ariarne titmus made the transition from the jacket to the swimmer to win the tokyo 2020 olympics.
The Aussie may not have won the most medals in the pool, but it was the prominence of her wins in the 200m and 400m freestyle that made her performance so impressive.
Reading: A. titmus olympic games tokyo 2020
It’s a different kind of achievement than Caeleb Dressel, who has been an overall champion since 2017 and was the favorite to win all three of his singles titles in Japan.
There was less certainty surrounding the titmus events, given that the 20-year-old was in her Olympic debut and had not experienced the same level of world championship dominance. There was also the little fact that she would be facing the reigning Olympic champion and arguably the greatest female swimmer of all time in all three of her events.
ariarne titmus: silencing the skeptics
Ever since titmus beat katie ledecky in the 400m freestyle final at the 2019 world championships, she has received intense media attention about her.
The swimming world wondered if she could repeat that feat, given that Ledecky was suffering from an illness at the time and would be more motivated to avenge that loss.
The coronavirus-imposed delay of the Olympics only served to amplify the narrative surrounding their rematch, which quickly became one of the most publicized rivalries in any sport in the run-up to the Games.
The race itself did not disappoint.
ledecky took the lead early on, but titmus showed the calm and maturity of a seasoned veteran by sitting on the champion’s shoulder, waiting to pounce. the moment came after the third and final corner before the final 50m, when the Aussie slid and held a lead shot to the wall to claim the gold medal.
Showing predatory instincts down the stretch to hand Ledecky his first Olympic loss in a singles event, Titmus’s moniker “The Terminator” had never been more appropriate.
The Australian looked happy but exhausted in the water, probably feeling a mixture of joy and relief at what she had delivered.
“It’s one thing to swim fast in the run-up, but it’s hard to be able to when it matters.” – ariarne titmus to novafm.
There was nothing but mutual respect between the couple afterwards.
“I just thanked him,” Titmus said of Ledecky. “I wouldn’t be here without her. she has set this standard for the middle distance freestyle.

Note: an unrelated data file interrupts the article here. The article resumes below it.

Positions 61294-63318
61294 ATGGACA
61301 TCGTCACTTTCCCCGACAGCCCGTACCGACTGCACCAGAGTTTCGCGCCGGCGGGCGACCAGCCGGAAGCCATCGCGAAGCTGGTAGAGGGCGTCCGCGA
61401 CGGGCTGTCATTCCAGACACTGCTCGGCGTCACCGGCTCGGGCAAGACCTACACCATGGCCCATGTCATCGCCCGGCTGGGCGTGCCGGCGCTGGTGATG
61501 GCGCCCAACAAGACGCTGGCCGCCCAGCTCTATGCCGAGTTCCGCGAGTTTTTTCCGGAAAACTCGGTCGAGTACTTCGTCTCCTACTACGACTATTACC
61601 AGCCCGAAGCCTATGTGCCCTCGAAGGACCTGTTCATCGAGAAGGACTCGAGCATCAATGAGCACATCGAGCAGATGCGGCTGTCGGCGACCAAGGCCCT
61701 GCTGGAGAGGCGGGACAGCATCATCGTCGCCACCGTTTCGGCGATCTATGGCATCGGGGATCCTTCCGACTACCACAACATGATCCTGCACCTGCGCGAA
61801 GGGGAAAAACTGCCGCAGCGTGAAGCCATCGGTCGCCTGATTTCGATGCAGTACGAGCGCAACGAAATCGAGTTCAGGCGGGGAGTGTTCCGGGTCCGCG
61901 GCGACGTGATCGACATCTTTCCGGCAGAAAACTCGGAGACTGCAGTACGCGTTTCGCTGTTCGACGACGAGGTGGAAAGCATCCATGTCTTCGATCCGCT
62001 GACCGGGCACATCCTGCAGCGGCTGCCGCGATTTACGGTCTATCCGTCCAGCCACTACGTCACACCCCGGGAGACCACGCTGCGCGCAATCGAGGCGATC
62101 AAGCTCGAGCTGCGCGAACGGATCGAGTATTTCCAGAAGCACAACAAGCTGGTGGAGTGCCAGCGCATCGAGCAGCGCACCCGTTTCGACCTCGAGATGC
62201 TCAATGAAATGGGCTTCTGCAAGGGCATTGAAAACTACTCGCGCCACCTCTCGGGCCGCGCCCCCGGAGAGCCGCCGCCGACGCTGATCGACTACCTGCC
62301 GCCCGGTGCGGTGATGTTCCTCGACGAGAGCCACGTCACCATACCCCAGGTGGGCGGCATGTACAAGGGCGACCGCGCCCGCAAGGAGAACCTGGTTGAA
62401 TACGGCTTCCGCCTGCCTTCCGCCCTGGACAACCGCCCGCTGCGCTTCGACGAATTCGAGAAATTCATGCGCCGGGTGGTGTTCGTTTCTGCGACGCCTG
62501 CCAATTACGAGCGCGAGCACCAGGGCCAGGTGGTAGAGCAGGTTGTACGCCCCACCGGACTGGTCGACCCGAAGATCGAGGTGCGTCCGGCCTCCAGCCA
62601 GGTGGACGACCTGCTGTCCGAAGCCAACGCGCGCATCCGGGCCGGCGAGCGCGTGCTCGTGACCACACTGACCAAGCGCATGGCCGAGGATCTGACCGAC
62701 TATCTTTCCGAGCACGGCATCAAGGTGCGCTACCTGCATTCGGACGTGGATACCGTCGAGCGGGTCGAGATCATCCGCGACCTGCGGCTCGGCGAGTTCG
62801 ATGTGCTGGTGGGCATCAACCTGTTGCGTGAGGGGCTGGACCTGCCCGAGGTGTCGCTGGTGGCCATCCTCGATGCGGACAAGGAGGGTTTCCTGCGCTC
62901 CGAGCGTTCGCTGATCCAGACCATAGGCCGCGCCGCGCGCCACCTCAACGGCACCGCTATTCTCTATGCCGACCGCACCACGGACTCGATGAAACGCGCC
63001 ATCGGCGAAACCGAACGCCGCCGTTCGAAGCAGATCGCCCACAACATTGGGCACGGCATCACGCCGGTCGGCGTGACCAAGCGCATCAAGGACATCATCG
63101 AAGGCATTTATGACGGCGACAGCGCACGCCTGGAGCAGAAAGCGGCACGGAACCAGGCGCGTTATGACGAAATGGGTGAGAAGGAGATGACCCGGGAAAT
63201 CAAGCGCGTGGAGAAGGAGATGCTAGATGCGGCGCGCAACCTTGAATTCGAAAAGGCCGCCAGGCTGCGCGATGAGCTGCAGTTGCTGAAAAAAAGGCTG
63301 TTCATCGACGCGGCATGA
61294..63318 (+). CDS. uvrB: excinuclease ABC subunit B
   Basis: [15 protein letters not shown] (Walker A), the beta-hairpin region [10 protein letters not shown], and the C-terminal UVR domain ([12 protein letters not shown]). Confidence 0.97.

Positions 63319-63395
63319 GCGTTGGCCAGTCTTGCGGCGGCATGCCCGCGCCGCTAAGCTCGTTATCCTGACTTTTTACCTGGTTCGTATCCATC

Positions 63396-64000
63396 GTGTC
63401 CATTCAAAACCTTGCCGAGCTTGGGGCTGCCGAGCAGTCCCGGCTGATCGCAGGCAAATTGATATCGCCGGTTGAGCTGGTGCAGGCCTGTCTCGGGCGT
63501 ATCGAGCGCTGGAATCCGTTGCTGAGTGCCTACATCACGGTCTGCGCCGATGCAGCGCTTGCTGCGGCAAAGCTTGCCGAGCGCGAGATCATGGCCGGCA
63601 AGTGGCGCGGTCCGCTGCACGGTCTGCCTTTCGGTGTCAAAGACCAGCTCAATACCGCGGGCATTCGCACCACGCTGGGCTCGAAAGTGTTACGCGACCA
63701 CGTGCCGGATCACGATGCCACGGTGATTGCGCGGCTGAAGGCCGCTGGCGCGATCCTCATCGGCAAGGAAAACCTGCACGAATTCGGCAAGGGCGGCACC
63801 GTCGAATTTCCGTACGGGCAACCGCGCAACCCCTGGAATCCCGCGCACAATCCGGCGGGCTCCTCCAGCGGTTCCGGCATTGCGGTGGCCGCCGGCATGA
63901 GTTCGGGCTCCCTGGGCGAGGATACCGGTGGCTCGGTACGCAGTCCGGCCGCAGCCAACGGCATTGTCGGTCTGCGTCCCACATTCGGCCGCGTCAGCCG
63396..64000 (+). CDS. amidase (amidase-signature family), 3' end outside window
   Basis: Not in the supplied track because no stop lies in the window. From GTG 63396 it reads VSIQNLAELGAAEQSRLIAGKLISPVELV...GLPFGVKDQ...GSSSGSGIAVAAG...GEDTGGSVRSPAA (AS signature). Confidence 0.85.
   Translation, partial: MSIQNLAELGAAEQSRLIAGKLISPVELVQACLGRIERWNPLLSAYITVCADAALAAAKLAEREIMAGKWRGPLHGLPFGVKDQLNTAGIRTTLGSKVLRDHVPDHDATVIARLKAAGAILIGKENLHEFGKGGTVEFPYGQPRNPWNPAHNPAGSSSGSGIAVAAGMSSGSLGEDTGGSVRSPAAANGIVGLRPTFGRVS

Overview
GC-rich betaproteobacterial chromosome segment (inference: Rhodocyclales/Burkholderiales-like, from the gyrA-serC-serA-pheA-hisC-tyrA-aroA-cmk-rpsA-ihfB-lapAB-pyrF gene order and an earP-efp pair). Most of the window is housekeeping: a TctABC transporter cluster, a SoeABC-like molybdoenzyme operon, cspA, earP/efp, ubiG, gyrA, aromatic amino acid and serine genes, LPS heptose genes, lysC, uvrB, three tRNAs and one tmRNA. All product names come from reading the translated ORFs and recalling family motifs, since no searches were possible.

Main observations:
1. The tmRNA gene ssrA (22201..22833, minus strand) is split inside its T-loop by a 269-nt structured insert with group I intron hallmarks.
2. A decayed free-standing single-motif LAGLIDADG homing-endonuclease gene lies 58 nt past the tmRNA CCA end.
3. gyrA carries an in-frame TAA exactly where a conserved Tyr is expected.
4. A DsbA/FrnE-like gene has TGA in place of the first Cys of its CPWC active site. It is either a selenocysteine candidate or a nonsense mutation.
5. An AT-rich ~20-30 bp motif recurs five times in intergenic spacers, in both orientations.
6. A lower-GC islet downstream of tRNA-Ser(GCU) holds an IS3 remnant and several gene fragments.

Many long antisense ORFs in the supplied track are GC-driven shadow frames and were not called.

“If I didn’t have someone like her to chase, I definitely wouldn’t be swimming like I do.”
Fortunately, Titmus’s trainer, Dean Boxall, was on hand to celebrate for the two Aussies, his wildly enthusiastic cheers and air punching ensuring he became an internet meme.
enter the Australian record books
However, Titmus couldn’t afford to be too animated. Champion that he is, his attention had already shifted to his next duel in the pool with Ledecky two days later: the 200m freestyle.
Ironically, the field stacked for this event was destined for a less intense run-up to Titmus and Ledecky. With the likes of Olympic gold medalists Federica Pellegrini and Penny Oleksiak also lining up for the final, the focus was more scattered.
but titmus stepped up to the plate once more, producing a typically brilliant final length to catch ledecky, who finished fifth, before soaring ahead of the rest of the field to win her second gold medal.
In doing so, Titmus joined legendary swimmers Shane Gould and Ian Thorpe as the only Australians to win the 200m and 400m double at an Olympic Games.
“she’s going to have to become australia’s new sports hero,” gould, who attended the same high school in titmus, told smh. she “she learns well and has good people around her.”
an exciting clash to come in paris 2024
The 800m proved to be a step too far for Titmus, who had to settle for second place behind Ledecky in the Americans’ favorite event.
but a silver medal and a new national record ensured titmus walked out of the pool happy.
“I think my stroke is more suitable for the shorter events,” he said, “but I’ll stick with the 800m.”
“I’m a silver medalist (in the 800m freestyle) at the Olympics, so I’d be stupid if I didn’t keep training for the race.”
Their rematch at the 2024 Paris Olympics, in just three years, has the potential to be another classic.
writing your own story in tokyo 2020
despite being only 20 years old, the road to tokyo was long for titmus.
her family moved from tasmania to queensland in 2015 when she was 14 years old, in search of the best training and competition to nurture her talent.
reflected on this after winning his second Olympic gold medal, saying, “I’m from a small town in Tassie, and this just goes to show that if you think you can do something, you can do it 100%.”
since 2019, he has been defined by a stunning win over ledecky.
now, you have written your own glorious history of tokyo 2020.